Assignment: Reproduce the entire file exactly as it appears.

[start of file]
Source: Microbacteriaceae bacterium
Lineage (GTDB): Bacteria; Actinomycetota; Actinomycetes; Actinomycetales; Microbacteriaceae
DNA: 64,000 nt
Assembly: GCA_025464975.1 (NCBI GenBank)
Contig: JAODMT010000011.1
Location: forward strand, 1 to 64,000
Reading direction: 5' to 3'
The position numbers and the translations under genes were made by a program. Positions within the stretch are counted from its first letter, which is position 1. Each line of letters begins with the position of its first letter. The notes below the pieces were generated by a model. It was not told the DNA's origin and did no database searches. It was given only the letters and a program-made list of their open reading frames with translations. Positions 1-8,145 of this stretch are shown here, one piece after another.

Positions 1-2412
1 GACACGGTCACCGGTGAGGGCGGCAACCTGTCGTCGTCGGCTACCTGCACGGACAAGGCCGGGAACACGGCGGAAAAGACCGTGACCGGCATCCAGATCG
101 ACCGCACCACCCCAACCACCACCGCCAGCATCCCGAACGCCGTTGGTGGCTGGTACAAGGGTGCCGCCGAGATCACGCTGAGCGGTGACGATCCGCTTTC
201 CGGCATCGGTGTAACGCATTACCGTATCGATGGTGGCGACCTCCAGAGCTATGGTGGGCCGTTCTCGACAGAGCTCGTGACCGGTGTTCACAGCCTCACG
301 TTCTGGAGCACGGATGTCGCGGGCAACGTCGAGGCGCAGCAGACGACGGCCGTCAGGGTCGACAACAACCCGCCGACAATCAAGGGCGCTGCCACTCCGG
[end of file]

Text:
Source: Microbacteriaceae bacterium
Lineage (GTDB): Bacteria; Actinomycetota; Actinomycetes; Actinomycetales; Microbacteriaceae
DNA: 64,000 nt
Assembly: GCA_025464975.1 (NCBI GenBank)
Contig: JAODMT010000011.1
Location: forward strand, 1 to 64,000
Reading direction: 5' to 3'
The position numbers and the translations under genes were made by a program. Positions within the stretch are counted from its first letter, which is position 1. Each line of letters begins with the position of its first letter. The notes below the pieces were generated by a model. It was not told the DNA's origin and did no database searches. It was given only the letters and a program-made list of their open reading frames with translations. Positions 1-8,145 of this stretch are shown here, one piece after another.

Positions 1-2412
1 GACACGGTCACCGGTGAGGGCGGCAACCTGTCGTCGTCGGCTACCTGCACGGACAAGGCCGGGAACACGGCGGAAAAGACCGTGACCGGCATCCAGATCG
101 ACCGCACCACCCCAACCACCACCGCCAGCATCCCGAACGCCGTTGGTGGCTGGTACAAGGGTGCCGCCGAGATCACGCTGAGCGGTGACGATCCGCTTTC
201 CGGCATCGGTGTAACGCATTACCGTATCGATGGTGGCGACCTCCAGAGCTATGGTGGGCCGTTCTCGACAGAGCTCGTGACCGGTGTTCACAGCCTCACG
301 TTCTGGAGCACGGATGTCGCGGGCAACGTCGAGGCGCAGCAGACGACGGCCGTCAGGGTCGACAACAACCCGCCGACAATCAAGGGCGCTGCCACTCCGG